The Fragile Yellow Arc of Fragrance was Moris Farhi's test-script, a short example of what he could do. It's probably unfilmable by the day's standards, but it's a beautiful done-in-one tale of love and tragic misunderstanding that would be a stand-out if done today. Fragrance is a utopia where the TARDISeers have spent some time prior to the episode's events, and one of the locals has fallen in love with Barbara. When she tries to leave, it throws the planet's culture into turmoil for there are things Barbara doesn't understand. In a normal Doctor Who script, there would be a kidnapping and all the rest, but Farhi goes a completely different route. Sad and surprising and completely unlike anything in televised in Doctor Who. The story is short, so the disc holds interviews with cast and crew mostly about Farewell, Great Macedon (in the same boxed set), but I would have like to hear more about Fragrance itself.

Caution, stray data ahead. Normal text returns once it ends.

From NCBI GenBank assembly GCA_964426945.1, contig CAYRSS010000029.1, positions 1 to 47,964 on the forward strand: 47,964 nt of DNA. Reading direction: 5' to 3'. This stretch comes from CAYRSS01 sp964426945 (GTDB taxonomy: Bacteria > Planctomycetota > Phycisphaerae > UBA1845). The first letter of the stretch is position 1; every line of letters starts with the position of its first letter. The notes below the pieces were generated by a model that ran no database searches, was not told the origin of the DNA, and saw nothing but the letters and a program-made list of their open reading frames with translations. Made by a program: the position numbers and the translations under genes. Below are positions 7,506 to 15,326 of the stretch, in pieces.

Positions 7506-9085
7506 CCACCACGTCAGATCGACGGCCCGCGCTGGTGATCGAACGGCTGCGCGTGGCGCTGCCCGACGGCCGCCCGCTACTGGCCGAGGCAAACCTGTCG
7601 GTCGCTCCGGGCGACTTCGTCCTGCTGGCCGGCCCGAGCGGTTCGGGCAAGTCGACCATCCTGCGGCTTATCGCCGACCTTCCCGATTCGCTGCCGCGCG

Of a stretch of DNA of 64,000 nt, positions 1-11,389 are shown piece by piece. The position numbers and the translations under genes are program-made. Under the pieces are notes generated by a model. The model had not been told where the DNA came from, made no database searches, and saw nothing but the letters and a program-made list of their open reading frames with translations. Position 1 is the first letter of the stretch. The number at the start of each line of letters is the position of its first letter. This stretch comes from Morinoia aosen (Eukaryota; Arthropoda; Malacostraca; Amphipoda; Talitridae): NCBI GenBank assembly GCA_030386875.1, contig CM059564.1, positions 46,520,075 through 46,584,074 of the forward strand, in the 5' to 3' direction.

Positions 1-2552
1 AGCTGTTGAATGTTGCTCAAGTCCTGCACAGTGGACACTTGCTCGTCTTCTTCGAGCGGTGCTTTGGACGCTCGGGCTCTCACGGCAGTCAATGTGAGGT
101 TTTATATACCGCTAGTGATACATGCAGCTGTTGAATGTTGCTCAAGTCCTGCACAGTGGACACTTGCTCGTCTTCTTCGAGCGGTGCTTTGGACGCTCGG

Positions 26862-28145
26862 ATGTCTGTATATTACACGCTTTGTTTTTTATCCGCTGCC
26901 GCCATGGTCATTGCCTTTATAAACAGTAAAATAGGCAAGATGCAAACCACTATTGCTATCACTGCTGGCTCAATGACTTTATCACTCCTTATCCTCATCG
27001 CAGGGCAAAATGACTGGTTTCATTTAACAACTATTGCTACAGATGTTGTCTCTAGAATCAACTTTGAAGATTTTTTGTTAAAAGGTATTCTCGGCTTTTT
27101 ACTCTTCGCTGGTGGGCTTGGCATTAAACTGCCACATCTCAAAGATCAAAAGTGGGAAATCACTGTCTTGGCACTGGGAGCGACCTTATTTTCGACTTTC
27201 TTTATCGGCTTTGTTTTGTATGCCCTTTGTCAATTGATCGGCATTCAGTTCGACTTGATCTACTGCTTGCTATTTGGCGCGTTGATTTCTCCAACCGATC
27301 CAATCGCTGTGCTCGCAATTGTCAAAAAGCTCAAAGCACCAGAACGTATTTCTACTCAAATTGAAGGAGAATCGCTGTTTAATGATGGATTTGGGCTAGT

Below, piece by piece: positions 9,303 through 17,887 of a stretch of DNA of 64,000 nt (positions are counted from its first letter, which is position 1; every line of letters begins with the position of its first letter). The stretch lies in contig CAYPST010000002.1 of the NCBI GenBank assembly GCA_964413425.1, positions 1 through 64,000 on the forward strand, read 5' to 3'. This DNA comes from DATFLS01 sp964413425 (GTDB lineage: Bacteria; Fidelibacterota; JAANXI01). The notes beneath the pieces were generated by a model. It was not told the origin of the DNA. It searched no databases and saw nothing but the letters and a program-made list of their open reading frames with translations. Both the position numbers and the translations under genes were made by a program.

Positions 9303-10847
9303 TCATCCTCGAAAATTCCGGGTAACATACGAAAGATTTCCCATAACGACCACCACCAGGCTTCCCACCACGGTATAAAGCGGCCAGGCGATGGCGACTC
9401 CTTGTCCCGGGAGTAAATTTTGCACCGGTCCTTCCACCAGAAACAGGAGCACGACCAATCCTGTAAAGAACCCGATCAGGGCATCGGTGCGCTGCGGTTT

RPGs: Character generation has begun on my second season of Doctor Who: Adventures in Time and Space role-playing! Been a while, but I wanted to get in on the 50th Anniversary celebrations. I've secured promises from a number of players (and NEW players) either as guest-stars or regulars, and figured out a scheme that will allow the TARDIS to have a revolving door of characters so I can include them (or not) based on their schedules. One of the Season 1 players will return to play his character and insure a transition for the new incarnation of our series' Time Lord, the Shepherd. Pout (made famous by one of my Gamer Profiles) came in today to create his version, who is to be played by Bill Nye the Science Guy!